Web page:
Back then, pubs didn’t have a brewery in the building and didn’t have a wide-ranging food menu. It was pickled eggs in a jar on the bars, maybe some wieners, hotdogs going around on a spit, bags of chips on the back bar. So Spinnakers came in and essentially functioned like a restaurant with a pub license.

It’s something that, according to Hadfield, actually annoyed the restaurant community because they were imposing on their turf.

But in order to make it work they needed to do lunch and dinner in addition to the regular pub hours.

They also needed to find that venue where people would be happy to come and spend some time in the middle of the day; people who were typically not pub patrons.

And so it was this opportunity to be in this kind of location surrounded by windows, to be on a walkway, that made it possible for Spinnakers to try to change the beer culture in the way that they were able to, says Hadfield.

History with no shortage of memorable moments

A fire that started in a fireplace and chimney caused extensive damage to Spinnakers on Nov. 23, 2016.

The fire broke out at approximately 1:30 p.m. on a Wednesday afternoon and firefighters were forced to scale the roof in order to attack the blaze, which had already begun to eat away at chimney soffits by the time crews arrived.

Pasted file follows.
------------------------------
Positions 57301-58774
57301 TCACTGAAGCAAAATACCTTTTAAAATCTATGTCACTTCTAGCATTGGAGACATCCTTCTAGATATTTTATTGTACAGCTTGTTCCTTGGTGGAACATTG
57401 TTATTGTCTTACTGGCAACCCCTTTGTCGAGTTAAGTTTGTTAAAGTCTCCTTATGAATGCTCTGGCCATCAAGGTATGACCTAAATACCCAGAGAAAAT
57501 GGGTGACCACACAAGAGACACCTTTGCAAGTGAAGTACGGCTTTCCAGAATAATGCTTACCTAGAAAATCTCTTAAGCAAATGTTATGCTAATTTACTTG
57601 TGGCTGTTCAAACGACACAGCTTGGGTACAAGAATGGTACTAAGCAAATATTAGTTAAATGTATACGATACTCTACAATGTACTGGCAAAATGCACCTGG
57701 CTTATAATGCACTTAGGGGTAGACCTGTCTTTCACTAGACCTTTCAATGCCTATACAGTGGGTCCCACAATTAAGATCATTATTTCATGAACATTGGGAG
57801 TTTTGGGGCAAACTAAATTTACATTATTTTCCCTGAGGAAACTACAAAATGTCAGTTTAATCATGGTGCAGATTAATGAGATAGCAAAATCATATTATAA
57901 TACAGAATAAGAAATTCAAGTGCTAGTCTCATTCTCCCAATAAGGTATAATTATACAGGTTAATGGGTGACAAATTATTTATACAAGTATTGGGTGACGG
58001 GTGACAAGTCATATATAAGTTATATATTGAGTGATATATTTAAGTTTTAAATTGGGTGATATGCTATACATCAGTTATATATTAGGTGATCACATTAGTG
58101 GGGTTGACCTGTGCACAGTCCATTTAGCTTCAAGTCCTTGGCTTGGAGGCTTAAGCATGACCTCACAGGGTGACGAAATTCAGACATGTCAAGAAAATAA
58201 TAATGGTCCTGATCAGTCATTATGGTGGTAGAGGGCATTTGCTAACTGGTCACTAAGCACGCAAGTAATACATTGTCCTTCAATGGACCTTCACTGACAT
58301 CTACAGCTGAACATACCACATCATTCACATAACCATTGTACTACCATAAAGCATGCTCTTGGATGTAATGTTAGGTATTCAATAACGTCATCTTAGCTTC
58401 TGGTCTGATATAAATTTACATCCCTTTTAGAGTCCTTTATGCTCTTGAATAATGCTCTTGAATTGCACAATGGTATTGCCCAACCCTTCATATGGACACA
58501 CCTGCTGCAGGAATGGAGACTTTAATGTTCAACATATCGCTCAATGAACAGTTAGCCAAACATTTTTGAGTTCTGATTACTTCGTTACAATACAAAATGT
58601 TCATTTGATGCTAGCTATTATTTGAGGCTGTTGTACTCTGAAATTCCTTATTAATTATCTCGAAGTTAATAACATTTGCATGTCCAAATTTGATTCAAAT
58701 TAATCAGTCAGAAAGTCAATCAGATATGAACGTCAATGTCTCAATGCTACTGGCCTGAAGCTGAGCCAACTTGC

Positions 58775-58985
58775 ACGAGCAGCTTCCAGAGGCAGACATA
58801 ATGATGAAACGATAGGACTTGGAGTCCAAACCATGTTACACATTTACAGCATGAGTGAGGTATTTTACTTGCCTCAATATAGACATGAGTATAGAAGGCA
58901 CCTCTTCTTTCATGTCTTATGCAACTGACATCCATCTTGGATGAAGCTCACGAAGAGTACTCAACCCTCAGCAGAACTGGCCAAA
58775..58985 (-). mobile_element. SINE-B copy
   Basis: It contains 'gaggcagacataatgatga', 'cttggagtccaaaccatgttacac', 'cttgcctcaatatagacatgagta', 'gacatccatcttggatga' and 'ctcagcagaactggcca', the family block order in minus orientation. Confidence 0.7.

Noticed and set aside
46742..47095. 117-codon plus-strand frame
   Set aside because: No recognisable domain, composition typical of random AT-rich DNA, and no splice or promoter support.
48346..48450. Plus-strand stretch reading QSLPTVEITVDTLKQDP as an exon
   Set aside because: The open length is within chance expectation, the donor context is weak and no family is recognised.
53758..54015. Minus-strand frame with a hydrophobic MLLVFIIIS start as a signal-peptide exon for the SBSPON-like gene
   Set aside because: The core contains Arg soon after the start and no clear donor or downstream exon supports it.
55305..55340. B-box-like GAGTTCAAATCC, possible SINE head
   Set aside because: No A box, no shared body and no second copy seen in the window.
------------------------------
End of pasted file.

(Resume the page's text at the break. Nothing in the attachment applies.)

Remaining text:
READ MORE: Fire at Spinnakers Brewpub

“We had a fireplace about 15 feet from the bar upstairs and the fire burned through the floor of the fireplace. Ultimately we were a few hundred thousand dollars in damages, but we were able to re-open a portion of the building for service after nine days,” recalled Hadfield.

Another fire at the very beginning of the pandemic, virtually around the same area as the previous one, also cost extensive damages to Spinnakers.

The pandemic brought on its own set of challenges in the labour market and the housing market, marking a difficult time for the hospitality sector in general.

Hadfield shares that they’ve been through a lot of regulatory battles over the years.

Acquiring Spinnakers’ location required creating new zoning bylaws.

“I had to do a community plan for Vic West, we had to change things with liquor control licensing to create guidelines for licensing brewpubs, we had to change the federal excise tax to allow us to do all that we do on one premise,” Hadfield said.